The Nigerian president inaugurated a $2.5 billion fertilizer plant that he hopes will contribute to the global supply of fertilizer amid rising prices following the Russia-Ukraine war.
KAMPALA | NOW THEN DIGITAL — Nigerian President Muhammadu Buhari launched a $2.5 billion fertilizer plant on Wednesday that aims to add to the world supply amid inflated prices caused by the conflict between Russia and Ukraine.
- Agriculture is a lifeline for Nigeria’s economy, contributing 25.8% of its 173 billion dollar gross domestic product in 2021.
- However, farmers are sometimes constrained with limited supplies such as fertilizer and improved seedlings.
- “The new plant will make Nigeria self-sufficient in fertilizer production with excess capacity to export to other African markets and the rest of the world,” said Dangote.
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During the inauguration of the Dangote Fertilizer Plant in the commercial capital of Lagos, on Tuesday the Nigerian leader said the nation “stands to gain extensively” from production at the plant.
With the global fertilizer market jolted, Nigeria Central Bank Governor Godwin Emefiele said the inauguration of the plant is timely as it has “helped Nigeria to solve a perennial fertilizer problem.”
Agriculture is a lifeline for Nigeria’s economy, contributing 25.8% of its 173 billion dollar gross domestic product in 2021.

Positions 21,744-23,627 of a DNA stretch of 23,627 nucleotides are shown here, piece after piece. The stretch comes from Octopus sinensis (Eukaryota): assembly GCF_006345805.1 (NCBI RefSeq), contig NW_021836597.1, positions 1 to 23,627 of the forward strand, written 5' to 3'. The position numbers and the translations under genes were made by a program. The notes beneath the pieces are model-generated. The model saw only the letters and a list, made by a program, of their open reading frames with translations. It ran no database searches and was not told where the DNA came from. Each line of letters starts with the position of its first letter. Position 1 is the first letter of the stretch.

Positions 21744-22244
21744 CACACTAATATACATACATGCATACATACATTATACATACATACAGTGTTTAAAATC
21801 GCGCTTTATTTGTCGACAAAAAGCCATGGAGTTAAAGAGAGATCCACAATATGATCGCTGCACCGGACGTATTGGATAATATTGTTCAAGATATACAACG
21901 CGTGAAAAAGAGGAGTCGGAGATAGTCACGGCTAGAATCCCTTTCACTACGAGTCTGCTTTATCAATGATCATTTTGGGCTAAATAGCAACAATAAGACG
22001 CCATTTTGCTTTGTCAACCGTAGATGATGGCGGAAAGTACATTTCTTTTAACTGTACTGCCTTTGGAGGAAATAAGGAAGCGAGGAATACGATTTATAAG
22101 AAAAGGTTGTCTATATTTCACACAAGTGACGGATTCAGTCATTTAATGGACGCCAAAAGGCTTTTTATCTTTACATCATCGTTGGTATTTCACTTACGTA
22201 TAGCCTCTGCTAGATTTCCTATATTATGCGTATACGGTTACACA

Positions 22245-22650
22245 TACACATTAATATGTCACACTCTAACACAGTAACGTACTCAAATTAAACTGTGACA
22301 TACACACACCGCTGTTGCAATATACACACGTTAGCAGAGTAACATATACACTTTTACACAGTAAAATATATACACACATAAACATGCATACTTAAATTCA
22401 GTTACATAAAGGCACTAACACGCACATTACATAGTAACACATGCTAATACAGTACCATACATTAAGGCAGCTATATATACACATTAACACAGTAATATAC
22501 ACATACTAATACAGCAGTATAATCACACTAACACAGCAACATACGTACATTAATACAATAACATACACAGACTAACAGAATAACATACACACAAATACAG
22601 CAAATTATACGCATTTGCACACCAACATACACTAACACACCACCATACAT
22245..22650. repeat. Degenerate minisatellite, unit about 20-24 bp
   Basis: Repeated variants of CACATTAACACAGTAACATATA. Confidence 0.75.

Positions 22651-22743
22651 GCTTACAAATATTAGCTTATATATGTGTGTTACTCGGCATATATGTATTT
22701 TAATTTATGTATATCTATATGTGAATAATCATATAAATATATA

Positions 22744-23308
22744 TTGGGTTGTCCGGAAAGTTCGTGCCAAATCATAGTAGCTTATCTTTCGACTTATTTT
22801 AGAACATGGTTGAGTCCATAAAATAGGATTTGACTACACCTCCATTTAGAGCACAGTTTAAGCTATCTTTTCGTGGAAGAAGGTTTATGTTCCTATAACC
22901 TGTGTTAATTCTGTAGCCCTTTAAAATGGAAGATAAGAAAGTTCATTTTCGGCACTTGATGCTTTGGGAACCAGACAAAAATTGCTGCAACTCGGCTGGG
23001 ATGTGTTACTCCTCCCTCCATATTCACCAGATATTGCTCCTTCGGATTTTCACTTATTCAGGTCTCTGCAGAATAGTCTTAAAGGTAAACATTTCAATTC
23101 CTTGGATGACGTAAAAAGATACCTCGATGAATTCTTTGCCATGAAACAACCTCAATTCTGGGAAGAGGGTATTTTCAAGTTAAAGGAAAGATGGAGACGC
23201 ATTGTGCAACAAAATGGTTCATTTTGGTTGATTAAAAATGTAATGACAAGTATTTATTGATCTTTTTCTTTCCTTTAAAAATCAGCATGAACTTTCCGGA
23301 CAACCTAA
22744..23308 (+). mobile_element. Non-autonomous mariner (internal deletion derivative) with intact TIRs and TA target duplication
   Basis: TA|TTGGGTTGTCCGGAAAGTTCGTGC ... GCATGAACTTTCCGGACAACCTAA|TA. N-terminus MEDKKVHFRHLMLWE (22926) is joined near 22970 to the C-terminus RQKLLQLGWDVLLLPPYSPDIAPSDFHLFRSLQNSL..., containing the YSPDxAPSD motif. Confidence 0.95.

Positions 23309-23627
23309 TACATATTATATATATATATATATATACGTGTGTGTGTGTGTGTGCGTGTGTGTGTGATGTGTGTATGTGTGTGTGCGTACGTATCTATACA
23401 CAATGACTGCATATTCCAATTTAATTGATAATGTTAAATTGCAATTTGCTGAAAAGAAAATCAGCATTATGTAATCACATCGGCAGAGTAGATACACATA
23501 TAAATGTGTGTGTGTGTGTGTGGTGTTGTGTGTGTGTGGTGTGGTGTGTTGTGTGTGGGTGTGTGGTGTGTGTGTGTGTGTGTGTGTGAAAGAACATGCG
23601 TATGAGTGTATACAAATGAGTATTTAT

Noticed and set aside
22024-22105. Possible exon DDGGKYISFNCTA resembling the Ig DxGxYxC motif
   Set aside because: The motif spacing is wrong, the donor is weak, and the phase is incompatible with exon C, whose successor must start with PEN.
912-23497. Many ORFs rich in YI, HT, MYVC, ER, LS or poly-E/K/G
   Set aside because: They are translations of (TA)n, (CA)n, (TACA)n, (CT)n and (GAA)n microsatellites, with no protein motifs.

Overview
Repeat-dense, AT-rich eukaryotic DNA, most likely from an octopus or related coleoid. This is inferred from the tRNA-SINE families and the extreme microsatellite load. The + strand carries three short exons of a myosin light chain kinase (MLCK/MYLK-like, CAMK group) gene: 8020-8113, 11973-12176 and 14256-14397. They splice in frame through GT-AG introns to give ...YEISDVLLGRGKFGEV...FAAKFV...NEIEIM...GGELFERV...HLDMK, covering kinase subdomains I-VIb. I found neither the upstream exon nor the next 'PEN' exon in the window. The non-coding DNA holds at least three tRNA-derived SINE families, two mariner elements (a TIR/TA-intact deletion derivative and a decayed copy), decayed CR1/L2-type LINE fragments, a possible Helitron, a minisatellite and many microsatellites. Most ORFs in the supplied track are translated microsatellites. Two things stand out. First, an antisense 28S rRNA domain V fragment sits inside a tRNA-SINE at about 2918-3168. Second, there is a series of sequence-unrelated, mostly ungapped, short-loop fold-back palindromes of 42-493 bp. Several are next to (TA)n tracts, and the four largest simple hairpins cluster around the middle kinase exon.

However, farmers are sometimes constrained with limited supplies such as fertilizer and improved seedlings.
With the new fertilizer plant with a capacity of 3 million metric tons annually, Nigeria expects “a boom as fertilizer is now readily available in greater quantities and better quality,” said Buhari.
‘‘We expect the rise of a new breed of agropreneurs who will add value to farming and make the nation self-sufficient in food production,’’ he said, inviting many Nigerians to “now take up agriculture as a business.”
Fertilizer from the plant located in an industrial zone in Lagos will be exported to many countries including the U.S., Brazil, India and Mexico, said Aliko Dangote, Africa’s richest man and owner of the plant, amid shock waves from Russia where an ongoing war with Ukraine has disrupted supplies.
Across the world, high fertilizer costs already threaten farmers amid sanctions on Russia, a major global supplier of fertilizer, where authorities in March urged domestic producers to temporary halt exports.
“Our goal is to make fertilizer available in sufficient quantity and quality for our teeming farmers, assuring greater agricultural output,” Dangote said of operations in the fertilizer plant.